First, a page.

The transformation of brick-and-mortar shops into places of discovery is a development that will determine the success of a brand in the long term. This is one thing that experts agree on. If the retail industry succeeds in establishing stores as leisure venues and meeting places for like-minded individuals, revenue and market value can be increased with lasting effect.


Experiences should entice people into shops and the ecosystem of a company and create a community. Brands can develop a direct relationship with consumers through this. After all, there is no added value if consumers use a brand’s product every day but the company has no information about these customers. It has to position itself in such a way that it can reach its customers, get in touch with them and create experiences for them. Obtaining data is a must to influence the customer journey and create digital touch points.


An impressive example: Nestlé, owner of the pet brand Purina, wanted data about as many people as possible in the USA who had acquired puppies during the pandemic. The company launched an experience marketplace where people could find puppy trainers and take part in courses via Zoom. The platform was successful and Nestlé passed on the money earned to the traders directly. After all, establishing this community and the data acquired through this was worth much more than the attempt to monetise this marketplace.


Even though a lot is being carried out online and digitally, it doesn’t mean that physical stores are disappearing – though they are changing. Some purely online brands are even opening physical sites. This is because the probability that consumers will buy something is greater if they can experience products and a brand. People want to feel, see, smell, taste, try on and try out things. They want to experience them with all of their senses.


The increasing development of the retail sector into a “house of friends” is also becoming evident in terms of shop architecture. “Stationary retail must be able to do more than just sell! To be relevant in the future, physical retail must offer more than a string of shelves with products. The brand/store must tell its own honest and genuine story. And this story must be made tangible. Only when you are real do customers become guests, and then also real friends. For us, it is important to create real spaces for people where they feel comfortable, which invite them to linger and thus become a place where people like to meet”,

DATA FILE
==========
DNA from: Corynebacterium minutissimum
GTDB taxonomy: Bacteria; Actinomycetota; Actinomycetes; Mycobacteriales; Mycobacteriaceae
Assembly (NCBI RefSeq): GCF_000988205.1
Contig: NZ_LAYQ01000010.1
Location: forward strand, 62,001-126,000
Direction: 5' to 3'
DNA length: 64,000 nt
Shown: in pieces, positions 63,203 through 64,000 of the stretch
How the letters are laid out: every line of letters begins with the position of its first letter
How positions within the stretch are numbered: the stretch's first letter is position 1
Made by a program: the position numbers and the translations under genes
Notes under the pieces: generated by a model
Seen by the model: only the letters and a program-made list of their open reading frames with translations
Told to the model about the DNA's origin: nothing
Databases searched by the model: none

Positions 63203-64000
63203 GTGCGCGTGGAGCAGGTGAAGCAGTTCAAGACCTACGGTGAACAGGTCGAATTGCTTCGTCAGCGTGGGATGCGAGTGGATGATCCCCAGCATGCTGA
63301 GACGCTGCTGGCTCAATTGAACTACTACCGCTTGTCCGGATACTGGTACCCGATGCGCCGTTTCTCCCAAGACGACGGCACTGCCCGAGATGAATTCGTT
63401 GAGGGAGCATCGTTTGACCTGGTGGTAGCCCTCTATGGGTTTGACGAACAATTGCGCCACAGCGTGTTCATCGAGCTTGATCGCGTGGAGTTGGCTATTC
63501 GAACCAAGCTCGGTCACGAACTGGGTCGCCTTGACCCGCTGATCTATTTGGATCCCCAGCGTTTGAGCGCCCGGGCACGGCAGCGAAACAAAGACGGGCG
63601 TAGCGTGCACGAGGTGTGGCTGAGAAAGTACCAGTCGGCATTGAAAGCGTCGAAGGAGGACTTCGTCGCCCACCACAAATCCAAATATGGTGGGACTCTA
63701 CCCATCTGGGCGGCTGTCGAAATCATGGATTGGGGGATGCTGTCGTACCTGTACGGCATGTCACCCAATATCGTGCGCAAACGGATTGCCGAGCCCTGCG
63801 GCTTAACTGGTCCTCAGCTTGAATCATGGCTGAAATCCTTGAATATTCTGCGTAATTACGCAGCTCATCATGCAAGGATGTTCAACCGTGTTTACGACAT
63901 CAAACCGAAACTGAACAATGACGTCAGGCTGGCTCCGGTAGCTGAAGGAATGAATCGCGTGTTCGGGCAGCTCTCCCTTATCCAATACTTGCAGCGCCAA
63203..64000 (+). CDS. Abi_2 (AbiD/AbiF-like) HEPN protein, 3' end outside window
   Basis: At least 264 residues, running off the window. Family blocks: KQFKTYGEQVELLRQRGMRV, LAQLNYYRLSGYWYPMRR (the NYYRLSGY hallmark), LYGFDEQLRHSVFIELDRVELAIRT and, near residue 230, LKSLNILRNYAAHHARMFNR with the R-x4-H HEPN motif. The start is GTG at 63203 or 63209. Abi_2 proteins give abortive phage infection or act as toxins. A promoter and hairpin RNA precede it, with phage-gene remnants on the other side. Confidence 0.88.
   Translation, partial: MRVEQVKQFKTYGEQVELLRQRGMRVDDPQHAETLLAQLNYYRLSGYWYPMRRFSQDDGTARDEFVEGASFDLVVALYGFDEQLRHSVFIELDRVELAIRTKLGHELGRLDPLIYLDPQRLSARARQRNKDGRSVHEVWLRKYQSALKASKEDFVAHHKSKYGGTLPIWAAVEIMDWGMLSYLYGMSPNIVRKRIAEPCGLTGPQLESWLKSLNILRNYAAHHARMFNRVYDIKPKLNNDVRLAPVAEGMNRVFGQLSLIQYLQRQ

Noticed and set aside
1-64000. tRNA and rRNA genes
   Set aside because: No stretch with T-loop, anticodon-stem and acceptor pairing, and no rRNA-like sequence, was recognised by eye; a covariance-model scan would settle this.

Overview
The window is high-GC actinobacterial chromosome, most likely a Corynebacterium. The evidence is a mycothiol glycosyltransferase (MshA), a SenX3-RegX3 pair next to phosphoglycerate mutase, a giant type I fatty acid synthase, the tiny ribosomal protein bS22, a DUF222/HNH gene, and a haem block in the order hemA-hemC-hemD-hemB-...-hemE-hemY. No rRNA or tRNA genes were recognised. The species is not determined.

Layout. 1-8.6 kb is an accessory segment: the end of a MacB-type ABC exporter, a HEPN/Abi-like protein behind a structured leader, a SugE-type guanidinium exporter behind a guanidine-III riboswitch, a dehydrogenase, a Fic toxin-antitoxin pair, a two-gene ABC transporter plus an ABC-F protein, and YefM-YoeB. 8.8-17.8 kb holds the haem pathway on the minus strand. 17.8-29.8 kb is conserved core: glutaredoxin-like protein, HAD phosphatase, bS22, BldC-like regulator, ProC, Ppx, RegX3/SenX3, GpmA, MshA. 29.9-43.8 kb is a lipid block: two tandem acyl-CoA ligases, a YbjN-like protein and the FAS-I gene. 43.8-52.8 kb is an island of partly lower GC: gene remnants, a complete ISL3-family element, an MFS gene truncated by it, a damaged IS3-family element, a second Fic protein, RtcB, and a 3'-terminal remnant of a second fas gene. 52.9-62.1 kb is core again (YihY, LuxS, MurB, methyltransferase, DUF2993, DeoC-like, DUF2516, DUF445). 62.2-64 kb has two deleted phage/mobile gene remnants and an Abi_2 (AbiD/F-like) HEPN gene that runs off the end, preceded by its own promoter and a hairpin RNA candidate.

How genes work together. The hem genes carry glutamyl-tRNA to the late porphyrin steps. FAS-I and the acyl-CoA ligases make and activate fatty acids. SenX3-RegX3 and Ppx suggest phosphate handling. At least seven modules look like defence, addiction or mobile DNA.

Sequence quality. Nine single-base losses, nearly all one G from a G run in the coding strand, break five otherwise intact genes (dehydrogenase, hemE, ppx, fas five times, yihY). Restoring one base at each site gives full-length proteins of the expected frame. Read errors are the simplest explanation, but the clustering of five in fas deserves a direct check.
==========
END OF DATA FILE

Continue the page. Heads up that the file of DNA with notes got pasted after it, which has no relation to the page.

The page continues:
says Christian Zorn from Konrad Koblauch GmbH. One example of this is Gigasport in Graz. The multi-storey shop features a bouldering wall and a small cinema with an open design. In a niche with a large panoramic window there is a stylised hut. In winter, in line with the ski season, it boasts firewood, a stove and fur; in summer, hammocks and cork mats convey tropical flair and create a link to the range of swimming and beach products.


Mert Damlapinar, Director of E-Commerce Strategic Insights and Tech Products at L’Oréal, predicts three elements for future in-presence stores:

  • Interactive displays. Some 15 per cent of future retail stores will consist of shop aisles, as we currently know them, but featuring interactive, well-prepared, high-resolution displays instead of physical products. The product catalogue will be optimised in line with the customer’s preferences if these are already entered in the system.
  • Fulfilment centres. 35 per cent of the shop will serve to process online orders – a kind of micro-fulfilment centre.
  • And a good half will be devoted to experiences – an environment featuring recreation areas and store-in-store experiences. “This will be the platform for developing experiences, where we will be able to enhance the engagement and lifetime value of customers and increase brand loyalty. Customers can then buy the product wherever they want, as they see no difference between sales channels as we do. It doesn’t matter to them whether the product is offered online, offline or in Web3; they will buy it if the experience is worthwhile enough.”


These are all interesting developments, which many brands have already succeeded in partially implementing. By contrast, the increasing digitalisation of shopping experiences and the creation of digital touch points based on sound and well-managed customer data certainly poses a big challenge for brick-and-mortar retail in the next few years. Nevertheless, anyone who wants to remain competitive must tackle these tasks.


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